Climate Change Resilience: Understanding Brain Body Mechanisms for Coping with Climate Stressors

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Plan information
Project Term: 2019-2021
Budget: NT$ 3.1 million

Origin: The Tang Prize is awarded on a biennial basis, each with a cash reward of NT$40 million. Projects proposed by the laureates also receive a grant of up to NT$10 million. The 2018 grant for Sustainable Development is shared between Dr. Hansen and Pro. Ramanathan.


Project Summary: Professor Ramanthan, recipient of the 2018 Tang Prize in Sustainable Development, has decided to devote the grant to two research projects, “Climate Change Resilience: Understanding Brain Body Mechanisms for Coping with Climate Stressors,” and “Bringing Together Science, Policy, and Religion to Combat Climate Change and Create a Sustainable Future.”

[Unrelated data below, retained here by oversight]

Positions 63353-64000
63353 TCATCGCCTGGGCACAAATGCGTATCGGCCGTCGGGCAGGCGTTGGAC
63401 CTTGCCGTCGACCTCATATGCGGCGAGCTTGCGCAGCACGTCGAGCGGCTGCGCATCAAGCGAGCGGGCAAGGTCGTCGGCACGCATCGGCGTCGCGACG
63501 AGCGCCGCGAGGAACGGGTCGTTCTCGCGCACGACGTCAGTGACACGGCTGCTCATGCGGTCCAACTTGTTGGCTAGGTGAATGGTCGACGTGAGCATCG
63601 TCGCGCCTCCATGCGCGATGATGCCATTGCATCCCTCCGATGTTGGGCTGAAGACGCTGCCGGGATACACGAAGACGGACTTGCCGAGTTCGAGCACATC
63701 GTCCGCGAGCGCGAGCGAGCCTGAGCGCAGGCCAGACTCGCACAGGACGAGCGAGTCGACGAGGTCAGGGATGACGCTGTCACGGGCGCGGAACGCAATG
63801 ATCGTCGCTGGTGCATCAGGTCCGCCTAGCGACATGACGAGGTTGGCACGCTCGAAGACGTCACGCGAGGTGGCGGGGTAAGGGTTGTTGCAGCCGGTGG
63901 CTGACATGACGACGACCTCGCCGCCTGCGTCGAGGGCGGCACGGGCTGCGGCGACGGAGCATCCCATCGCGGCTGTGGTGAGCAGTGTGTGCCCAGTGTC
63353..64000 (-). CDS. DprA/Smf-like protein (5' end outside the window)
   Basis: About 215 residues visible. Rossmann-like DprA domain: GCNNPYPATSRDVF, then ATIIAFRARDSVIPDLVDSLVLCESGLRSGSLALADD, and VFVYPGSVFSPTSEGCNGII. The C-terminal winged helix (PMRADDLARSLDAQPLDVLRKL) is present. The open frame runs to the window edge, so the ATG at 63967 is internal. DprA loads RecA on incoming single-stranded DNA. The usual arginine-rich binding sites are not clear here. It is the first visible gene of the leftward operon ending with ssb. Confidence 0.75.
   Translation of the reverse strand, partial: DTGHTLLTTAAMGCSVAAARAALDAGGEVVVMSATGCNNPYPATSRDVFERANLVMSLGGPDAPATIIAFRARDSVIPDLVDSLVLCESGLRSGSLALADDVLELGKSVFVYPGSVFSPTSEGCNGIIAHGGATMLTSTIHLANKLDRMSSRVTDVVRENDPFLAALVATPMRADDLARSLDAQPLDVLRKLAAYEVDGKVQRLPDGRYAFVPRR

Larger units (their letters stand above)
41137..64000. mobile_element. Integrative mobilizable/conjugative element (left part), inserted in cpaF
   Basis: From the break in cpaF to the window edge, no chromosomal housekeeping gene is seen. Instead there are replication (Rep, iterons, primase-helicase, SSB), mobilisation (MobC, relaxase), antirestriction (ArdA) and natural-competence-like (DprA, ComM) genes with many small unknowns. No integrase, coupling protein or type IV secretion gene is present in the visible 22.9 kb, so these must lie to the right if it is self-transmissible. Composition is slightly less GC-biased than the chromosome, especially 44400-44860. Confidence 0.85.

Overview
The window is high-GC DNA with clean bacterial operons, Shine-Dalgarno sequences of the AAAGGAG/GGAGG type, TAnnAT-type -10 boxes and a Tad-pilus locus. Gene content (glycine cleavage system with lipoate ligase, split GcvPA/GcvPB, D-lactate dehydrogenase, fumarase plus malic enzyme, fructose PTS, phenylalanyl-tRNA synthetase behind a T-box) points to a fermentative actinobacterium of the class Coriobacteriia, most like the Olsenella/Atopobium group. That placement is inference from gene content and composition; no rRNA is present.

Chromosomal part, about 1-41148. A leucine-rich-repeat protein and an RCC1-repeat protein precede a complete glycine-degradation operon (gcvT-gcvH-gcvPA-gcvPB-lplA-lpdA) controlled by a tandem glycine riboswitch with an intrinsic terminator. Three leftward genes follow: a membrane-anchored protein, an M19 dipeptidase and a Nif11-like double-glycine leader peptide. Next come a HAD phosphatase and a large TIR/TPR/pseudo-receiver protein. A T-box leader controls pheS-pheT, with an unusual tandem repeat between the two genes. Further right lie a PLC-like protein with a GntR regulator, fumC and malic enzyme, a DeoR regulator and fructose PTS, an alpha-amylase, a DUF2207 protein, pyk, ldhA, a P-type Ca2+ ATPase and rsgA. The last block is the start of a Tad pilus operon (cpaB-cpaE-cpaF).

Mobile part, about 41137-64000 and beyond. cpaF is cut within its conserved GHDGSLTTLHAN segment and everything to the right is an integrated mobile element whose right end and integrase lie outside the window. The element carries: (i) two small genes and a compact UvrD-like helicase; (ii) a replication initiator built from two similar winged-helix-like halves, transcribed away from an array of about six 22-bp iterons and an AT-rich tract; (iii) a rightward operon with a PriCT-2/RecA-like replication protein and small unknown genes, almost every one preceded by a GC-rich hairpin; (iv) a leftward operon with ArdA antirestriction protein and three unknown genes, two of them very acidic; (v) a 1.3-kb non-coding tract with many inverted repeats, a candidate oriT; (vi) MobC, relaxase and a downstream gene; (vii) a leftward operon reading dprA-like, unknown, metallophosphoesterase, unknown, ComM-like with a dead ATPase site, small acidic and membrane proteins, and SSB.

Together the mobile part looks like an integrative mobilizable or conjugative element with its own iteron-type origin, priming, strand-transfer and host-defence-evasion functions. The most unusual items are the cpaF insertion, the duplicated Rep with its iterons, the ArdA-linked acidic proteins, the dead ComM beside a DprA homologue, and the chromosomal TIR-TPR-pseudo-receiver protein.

In view of the climate stress driven by extreme weathers and related natural disasters, Professor Ramanthan’s first research proposal focuses on 100 families living in climate stressed zones in California, and is intended to document the mental health impact climate change has exerted on this population. In order to develop precise interventions that enhance resilience to climate stressors, we first need an integrated understanding of the brain body mechanisms of climate resilience on a population scale. This project will utilize innovative tools to investigate the brain body mechanisms of climate resilience, with a particular focus on mental health resilience. It is aimed to map the multidimensional objective biomarkers that underline the psychological resilience (and non-resilience) to climate change in 100 climate-impacted families in California. In addition, the data collected will be used to develop a machine learning model that predicts resilience to climate stressors in humans.

Final Report: